Thursday, 24 October 2013

BETA Academy October 2013 Grapplethon in Washington, DC, USA

Event Report #5, by Laurie Porsch, from the BETA Academy Grapplethon Supporting NVRDC

Let’s address the elephant in the room right away: I am a part of BETA Academy. BETA Academy formerly was a part of Team Lloyd Irvin, the Brazilian jiu-jitsu team mired in scandal following the rape of a woman by her teammates on New Year’s Eve. My personal thoughts on the matter aren’t important, and I won’t get into all of the sordid details of what came out in the aftermath, but you can read more here if you’re interested. It started ugly and only got worse as time went on.

Eventually, a lot of the publicity surrounding the TLI issue died down and life continued, if forever changed. One of the worst things about a sexual assault (or any violent act, really) is that it leaves you feeling powerless. I know I felt powerless in the whole matter; I had strong feelings about things, and I wanted to do something, anything, but what could I do? There was really nothing to say that hadn’t already been voiced more eloquently and more notably by someone else, and I am a nobody in the BJJ community. I am not a world champion, not a black belt, not a prominent blogger. I am just a mediocre (at best) blue belt who really loves jiu-jitsu.

Sometime in the summer I stumbled across GrappleThon.org. I thought a marathon rolling session sounded really fun, and I started to toy with the idea of holding one at BETA Academy. The biggest draw for me was that a Grapplethon was a way to bring people together in a non-competitive atmosphere. Following the TLI debacle there was a lot of debate about the culture of BJJ and how it had become focused on winning tournaments and competitions at all costs. It is easy to see how this could happen, and I definitely started to slip into this mindset—winning is fun and I still intend on doing it as often as possible—but as an academy we wanted to refocus on BJJ as a lifestyle and as a martial art. Thus, BETA’s Grapplethon was born.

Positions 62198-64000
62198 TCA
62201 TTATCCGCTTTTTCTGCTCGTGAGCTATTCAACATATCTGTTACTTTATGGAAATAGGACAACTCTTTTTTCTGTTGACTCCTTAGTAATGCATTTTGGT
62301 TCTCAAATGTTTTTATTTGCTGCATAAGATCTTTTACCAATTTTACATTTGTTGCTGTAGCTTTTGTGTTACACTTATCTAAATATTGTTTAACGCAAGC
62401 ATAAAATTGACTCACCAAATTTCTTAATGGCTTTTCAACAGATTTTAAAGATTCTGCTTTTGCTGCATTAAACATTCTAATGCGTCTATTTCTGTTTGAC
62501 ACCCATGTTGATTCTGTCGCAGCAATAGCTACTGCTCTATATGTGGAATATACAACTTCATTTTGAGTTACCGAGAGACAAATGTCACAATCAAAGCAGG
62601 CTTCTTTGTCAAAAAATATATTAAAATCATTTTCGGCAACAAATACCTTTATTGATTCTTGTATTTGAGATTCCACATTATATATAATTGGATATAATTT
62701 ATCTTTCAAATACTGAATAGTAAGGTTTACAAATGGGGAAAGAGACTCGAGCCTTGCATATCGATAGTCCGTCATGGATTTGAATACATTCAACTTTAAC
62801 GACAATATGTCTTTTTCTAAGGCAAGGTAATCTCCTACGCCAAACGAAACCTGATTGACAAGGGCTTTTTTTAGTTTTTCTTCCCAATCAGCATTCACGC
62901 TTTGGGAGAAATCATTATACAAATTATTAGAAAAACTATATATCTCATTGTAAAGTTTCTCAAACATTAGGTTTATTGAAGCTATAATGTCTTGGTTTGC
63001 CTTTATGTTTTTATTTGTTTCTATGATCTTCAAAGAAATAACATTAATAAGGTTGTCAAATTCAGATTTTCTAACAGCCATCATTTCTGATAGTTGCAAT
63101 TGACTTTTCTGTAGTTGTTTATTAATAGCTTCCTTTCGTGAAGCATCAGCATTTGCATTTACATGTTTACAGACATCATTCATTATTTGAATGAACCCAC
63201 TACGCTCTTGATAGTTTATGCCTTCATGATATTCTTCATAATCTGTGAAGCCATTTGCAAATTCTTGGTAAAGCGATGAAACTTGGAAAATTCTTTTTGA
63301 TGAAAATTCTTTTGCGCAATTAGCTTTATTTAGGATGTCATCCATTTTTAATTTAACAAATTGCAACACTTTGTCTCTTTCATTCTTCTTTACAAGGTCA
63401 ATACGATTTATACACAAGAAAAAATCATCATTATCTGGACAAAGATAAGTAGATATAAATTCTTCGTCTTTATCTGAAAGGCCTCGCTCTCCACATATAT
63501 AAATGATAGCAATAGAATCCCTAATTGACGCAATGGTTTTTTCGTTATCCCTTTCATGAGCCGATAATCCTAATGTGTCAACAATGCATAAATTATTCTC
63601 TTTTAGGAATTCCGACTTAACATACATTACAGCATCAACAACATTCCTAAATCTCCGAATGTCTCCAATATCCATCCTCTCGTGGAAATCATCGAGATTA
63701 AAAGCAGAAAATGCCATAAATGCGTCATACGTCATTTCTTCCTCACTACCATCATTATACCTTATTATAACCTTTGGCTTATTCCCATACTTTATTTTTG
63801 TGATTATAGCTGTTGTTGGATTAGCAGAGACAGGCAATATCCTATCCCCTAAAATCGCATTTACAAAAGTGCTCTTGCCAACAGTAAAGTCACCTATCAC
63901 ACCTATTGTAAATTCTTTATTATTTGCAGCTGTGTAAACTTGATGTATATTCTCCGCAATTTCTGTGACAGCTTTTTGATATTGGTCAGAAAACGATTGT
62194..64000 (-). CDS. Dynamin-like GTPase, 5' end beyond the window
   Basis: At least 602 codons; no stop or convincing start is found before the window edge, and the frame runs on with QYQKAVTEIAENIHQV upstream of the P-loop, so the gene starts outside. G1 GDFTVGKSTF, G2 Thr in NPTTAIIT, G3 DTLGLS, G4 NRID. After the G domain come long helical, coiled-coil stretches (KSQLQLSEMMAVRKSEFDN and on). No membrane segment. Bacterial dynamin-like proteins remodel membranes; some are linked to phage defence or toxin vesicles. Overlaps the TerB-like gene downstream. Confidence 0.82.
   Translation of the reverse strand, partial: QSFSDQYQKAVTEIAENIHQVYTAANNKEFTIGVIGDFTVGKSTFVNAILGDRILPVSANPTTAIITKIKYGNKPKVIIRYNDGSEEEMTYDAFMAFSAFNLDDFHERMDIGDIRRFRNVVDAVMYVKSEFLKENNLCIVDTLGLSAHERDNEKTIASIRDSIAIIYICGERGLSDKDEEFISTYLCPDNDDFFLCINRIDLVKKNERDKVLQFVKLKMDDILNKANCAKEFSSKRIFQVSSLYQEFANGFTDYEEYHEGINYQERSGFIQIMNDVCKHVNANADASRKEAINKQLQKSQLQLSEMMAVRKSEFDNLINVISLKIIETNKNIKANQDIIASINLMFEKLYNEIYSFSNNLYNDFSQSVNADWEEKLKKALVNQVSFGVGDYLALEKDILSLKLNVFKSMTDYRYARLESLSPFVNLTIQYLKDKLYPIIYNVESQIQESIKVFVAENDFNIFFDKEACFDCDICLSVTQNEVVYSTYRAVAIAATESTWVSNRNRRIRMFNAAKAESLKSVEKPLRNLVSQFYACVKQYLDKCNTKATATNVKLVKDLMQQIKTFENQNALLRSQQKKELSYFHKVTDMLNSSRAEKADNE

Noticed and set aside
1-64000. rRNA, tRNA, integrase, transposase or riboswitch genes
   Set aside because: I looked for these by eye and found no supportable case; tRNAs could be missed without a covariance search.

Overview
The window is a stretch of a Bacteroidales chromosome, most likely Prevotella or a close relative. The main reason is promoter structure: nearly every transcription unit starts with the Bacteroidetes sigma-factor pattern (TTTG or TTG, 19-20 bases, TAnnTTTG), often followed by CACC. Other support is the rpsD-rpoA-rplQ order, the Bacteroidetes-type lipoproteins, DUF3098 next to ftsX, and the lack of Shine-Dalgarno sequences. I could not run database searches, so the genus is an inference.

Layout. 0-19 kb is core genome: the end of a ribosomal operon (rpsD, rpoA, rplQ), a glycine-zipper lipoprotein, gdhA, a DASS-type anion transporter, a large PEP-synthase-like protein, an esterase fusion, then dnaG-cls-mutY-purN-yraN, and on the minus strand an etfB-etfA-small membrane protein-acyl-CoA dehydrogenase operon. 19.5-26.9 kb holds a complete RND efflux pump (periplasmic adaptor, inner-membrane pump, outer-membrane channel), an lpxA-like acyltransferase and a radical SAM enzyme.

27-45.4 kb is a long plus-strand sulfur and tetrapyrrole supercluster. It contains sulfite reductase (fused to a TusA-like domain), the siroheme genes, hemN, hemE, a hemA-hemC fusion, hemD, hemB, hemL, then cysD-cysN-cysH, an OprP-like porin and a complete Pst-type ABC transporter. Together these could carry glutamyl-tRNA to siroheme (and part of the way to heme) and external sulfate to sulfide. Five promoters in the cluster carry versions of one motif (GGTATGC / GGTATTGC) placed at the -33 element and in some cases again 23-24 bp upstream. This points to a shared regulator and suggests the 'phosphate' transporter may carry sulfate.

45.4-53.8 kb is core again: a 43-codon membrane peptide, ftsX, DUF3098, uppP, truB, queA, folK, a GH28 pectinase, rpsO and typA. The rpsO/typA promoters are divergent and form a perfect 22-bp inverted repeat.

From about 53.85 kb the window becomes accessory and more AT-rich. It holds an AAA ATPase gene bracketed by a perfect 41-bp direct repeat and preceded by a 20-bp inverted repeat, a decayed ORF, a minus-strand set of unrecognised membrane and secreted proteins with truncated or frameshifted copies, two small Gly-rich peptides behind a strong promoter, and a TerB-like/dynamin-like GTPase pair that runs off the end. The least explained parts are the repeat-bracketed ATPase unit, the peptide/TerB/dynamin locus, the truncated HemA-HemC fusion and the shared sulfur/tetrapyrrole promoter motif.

BETA’s owners, Nakapan and Melanie Phungephorn, gave me the go ahead to plan a Grapplethon for October. I first contacted Can Sönmez looking for some advice and guidance, which he provided in spades. Next up, I contacted Seymour Yang a.k.a. Meerkatsu, who generously offered to design a t-shirt for the event (this was key, as people will do anything for a sweet t-shirt.) Origin Gi also stepped up and offered to donate gear for raffles and giveaways. We decided early on to have a 12 hour Grapplethon rather than 24 hours because a) I didn’t want to stay up for 24 hours straight and b) U St Corridor in DC is not necessarily the best place to be sitting with a cashbox and an open door at 2 am on a Saturday.

Picking a charity to support was relatively easy. I had reached out to the Network for Victim Recovery of DC (NVRDC) in the aftermath of the NYE rape and asked how we could help. In July, I reconnected with one of the executive directors there and offered our support. We wanted to benefit a non-profit that worked within our local community, and NVRDC already had some exposure within the BJJ world, thanks to the SoCal Women’s Grapplethon and the UNITED patches designed by Liz Sussan, Maggie Ghamry, Lana Hunter and Brittany Senter.

When we first selected NVRDC as our beneficiary they were not on any of the peer-to-peer fundraising platforms (FirstGiving, StayClassy, etc). We knew we wanted to donate to NVRDC, so I went about finding a workaround. At NVRDC’s suggestion, I set up an Eventbrite account and created an event. Eventbrite is extremely user friendly and even has a “donation” option, where you don’t have to set ticket prices and registrants can just enter their preferred amount. Eventbrite is free to set up, but there are fees for credit card processing. The 'event page manager' function also allows for customized questions, such as “which t-shirt size do you wear?” which were very important when it came time to order shirts.